Raza Rumi, a TV anchor, editor, columnist and my dear friend, survived an attack on his life last week. In the attack, Ghulam Mustafa, a 25 year old kid married only nine months ago, lost his life last Friday evening.

I was trying to put sense into Raza’s head just four days before the incident but Raza was adamant, and we agreed to continue talking another time. After the attack, I rushed to Lahore to see him and found myself sitting with a composed yet agitated Raza. Losing Mustafa was not a small thing for him and his family. Over the years, Mustafa had become a part of Raza’s life. Still, I saw him firm, confident and unwavering.

Leaving his home, I kept thinking about the sick mindsets which allow the killing of sufi souls like Raza; a man who takes every criticism with a smile, who responds so humbly and intelligently, that you are pushed to respect and love him; a man who is an ardent devotee of Sufis and saints like Rumi, Nizamuddin Aulia, Data Ganj Bakhsh Shakkar, Rehman Baba, Bullay Shah. I wondered what went through him when he saw the blood of his companion.

Right after the attack, Raza ran for help to save Mustafa’s life. That was when he met with this society’s painful apathy. The religion-fixated, anti-blasphemy enthusiastic public, ever ready to be provoked in the name of Hurmat-e-Rasool, refused to follow the basic principle of the Prophet’s (PBUH) life; to help those in need. No one from “the pious” stopped to help a dying man.

When he reached hospital, thanks to the private guard of a nearby bank who fetched him a rickshaw, Raza had to go through another ordeal; convincing doctors to save Mustafa’s life. The hospital refused to even touch Mustafa till the police arrived. For a precious 15 – 20 minutes, they watched his dying pulse, but he could not wait for our collective conscience to be stirred. With Mustafa, died that small candle of hope in our society’s ‘resilience’ and the traditional enthuse to ‘help each other when in need’ that we so proudly boast of to the world.

 Coming to the central point, why was Raza attacked at all? How did the terrorists get to him? How did they flee from a busy market area without being noticed by the vigilant eyes of a well governed Punjab? This does not imply that the Punjab government is responsible or negligent. The mess is deeper. The terrorists, who now insist upon not being called terrorists, closely monitor the media, identify ‘problem makers,’ put their names on a public hit-list, and attack. They have unchecked access to arms, can carry them anywhere in urban areas, attack, kill and flee with impunity.

Raza’s crime has been to speak his mind, to stand with minorities and women, to speak up against the injustice meted out to the powerless classes, to break conspiracy theories, to advocate peaceful coexistence, and be vocal against the capture of the state by civil and military establishments. Unforgivable crimes, really. I warned Raza days before his attack and his response was, ‘Look who’s talking!’

If this attack tells us something, it is that the Punjab has also gone to the sweet will of terrorist outfits despite its chief executive begging for relief from them. I shuddered when I heard that a law-enforcing agency’s official had already told Raza that the terrorists would come back to complete their unfinished work and that the police could provide guards but couldn’t guarantee his safety. This is not because the police are inefficient. This is because the freedom available to terrorists is not in their control. The decision comes from somewhere else.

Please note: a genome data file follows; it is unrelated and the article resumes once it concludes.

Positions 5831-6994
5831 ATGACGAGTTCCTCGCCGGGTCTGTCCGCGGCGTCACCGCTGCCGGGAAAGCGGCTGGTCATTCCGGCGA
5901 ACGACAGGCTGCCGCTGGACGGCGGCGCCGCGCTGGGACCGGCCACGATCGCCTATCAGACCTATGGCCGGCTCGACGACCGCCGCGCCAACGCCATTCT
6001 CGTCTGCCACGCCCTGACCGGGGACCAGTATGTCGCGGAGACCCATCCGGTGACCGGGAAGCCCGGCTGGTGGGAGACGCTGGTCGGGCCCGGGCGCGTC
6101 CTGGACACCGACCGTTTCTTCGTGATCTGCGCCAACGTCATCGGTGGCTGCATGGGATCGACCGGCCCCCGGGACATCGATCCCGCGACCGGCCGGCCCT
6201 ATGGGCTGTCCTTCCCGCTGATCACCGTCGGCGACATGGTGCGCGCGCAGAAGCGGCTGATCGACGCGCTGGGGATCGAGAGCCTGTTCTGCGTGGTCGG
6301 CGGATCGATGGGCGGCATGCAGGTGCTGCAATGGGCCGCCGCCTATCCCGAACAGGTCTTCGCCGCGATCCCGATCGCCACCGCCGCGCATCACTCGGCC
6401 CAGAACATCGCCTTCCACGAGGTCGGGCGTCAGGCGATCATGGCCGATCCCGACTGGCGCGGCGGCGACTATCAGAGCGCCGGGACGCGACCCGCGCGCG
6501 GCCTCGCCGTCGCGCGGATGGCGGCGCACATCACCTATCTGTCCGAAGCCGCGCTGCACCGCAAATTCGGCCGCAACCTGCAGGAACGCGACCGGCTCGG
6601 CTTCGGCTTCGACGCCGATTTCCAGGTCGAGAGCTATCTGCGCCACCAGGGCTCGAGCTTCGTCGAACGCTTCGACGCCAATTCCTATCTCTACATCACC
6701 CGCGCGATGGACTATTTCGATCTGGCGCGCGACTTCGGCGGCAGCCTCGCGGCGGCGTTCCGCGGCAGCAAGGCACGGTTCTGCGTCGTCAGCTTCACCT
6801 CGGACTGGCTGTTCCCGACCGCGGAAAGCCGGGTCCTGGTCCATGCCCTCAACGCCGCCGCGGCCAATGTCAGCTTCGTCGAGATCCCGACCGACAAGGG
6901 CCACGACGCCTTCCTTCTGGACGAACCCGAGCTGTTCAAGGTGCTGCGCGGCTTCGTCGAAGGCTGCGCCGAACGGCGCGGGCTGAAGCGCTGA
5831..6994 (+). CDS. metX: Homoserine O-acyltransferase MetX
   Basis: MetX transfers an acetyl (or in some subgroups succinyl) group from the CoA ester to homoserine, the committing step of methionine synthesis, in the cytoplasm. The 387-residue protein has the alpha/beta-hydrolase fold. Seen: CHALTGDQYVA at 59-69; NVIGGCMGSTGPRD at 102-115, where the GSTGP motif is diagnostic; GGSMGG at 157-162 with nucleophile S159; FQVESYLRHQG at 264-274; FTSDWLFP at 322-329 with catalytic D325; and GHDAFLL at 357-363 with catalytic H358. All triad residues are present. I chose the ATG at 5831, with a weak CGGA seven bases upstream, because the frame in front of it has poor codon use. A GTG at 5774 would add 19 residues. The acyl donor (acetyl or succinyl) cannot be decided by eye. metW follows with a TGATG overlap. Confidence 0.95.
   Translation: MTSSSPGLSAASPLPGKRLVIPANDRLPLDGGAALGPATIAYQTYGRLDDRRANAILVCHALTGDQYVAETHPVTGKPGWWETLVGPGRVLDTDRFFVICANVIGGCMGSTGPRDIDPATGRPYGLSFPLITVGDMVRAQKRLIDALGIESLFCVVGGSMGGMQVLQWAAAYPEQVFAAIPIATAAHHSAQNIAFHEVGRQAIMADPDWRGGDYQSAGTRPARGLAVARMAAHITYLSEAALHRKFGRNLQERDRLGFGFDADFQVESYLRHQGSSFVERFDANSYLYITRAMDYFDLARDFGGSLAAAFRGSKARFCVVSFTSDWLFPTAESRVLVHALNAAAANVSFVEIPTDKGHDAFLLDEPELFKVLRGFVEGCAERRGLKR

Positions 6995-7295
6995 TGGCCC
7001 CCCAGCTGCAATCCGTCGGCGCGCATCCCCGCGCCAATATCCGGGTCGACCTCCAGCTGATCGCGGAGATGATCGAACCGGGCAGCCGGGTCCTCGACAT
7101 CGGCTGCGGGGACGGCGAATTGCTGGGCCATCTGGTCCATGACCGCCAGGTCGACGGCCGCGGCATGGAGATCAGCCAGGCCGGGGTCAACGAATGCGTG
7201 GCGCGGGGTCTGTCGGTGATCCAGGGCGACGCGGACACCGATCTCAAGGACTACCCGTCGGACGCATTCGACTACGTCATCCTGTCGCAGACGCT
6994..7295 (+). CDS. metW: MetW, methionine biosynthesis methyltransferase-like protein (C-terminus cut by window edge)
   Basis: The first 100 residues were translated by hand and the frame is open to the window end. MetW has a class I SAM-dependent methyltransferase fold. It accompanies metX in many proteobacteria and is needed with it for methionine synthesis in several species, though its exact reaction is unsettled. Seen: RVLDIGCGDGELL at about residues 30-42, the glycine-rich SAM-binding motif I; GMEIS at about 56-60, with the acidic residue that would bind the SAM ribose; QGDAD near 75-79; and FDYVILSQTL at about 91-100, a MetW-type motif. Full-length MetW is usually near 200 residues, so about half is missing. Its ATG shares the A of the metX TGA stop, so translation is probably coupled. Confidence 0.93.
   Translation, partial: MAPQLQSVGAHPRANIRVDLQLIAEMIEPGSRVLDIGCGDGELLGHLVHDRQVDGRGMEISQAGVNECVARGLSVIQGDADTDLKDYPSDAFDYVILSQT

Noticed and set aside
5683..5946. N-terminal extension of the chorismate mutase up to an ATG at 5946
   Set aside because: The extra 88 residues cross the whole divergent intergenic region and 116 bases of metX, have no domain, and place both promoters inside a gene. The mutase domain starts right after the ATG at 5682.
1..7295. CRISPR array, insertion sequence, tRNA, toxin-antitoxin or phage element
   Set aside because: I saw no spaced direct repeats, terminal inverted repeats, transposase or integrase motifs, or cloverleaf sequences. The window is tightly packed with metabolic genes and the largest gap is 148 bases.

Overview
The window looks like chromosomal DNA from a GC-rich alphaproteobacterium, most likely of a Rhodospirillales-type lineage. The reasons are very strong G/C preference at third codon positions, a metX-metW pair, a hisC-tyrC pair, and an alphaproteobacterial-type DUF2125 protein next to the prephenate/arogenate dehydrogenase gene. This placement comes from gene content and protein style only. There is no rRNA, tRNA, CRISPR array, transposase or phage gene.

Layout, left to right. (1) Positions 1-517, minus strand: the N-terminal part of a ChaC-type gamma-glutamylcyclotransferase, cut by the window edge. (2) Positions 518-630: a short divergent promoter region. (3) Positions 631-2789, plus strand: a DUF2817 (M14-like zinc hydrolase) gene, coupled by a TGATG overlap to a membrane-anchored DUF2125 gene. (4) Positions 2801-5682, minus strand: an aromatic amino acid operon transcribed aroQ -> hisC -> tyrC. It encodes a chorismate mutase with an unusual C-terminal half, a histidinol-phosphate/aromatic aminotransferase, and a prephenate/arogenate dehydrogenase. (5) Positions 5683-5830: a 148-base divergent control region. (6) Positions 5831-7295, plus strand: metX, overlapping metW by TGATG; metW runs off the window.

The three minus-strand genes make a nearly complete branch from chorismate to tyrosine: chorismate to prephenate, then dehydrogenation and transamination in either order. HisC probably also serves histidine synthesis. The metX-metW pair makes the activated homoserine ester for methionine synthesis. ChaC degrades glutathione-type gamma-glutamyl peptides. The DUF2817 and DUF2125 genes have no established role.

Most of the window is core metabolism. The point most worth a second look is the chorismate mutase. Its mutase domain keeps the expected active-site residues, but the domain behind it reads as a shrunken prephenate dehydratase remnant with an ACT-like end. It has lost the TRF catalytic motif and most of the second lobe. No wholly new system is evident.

So, when the key decision has been made for providing them the license to work freely, it is ensured that these organizations open offices in public places and manage their fund raising as openly as possible. It is allowed by the government in lieu of an assurance that general peace and order is not disturbed. “You don’t touch us, we won’t touch you,” is the principle applied.

When you make such generous allowances, a few things must be remembered: what, after all, are the terrorists getting training for? Why would they amass weapons if they won’t use them? Why would they amass wealth if not to spend it? Why would they spare anyone who speaks against them? How did you assume that the people of Pakistan are homogenous and that none of them would ever stand up against these sanctioned terrorists? And if you knew that they would, then you tacitly sanctioned the killings of dissenters. If you sanctioned attacks against us, how can you protect us? Why are the civilian law enforcing agencies not being tarnished for inefficiency? These are but decisions to put dissenting voices as bait before the terrorists, while regurgitating the mantra of ‘talks’ and ‘negotiations’ for ‘peace.’

Those responsible for sanctioning this include the national security elite from the military establishment, sections of media and political leaders who keep humanizing the terrorists, trumpeting about how America has created them. You can fight with an oppressive government and a manipulative state but you cant fight with a suicidal society. In Kabul after the attack on Serena recently, many journalists boycotted covering the Taliban. Here in our land of the pure, we are witnessing an insensitive, badly divisive and fractured media that keeps dissing every victim of terror coming from dissenting quarters.

So Raza my friend, behave yourself and keep quiet. This country still needs people like you. Kindly consider fighting another day and living now.

n    The writer is an Islamabad based campaigner for human rights and works on parliamentary strengthening and democratic governance.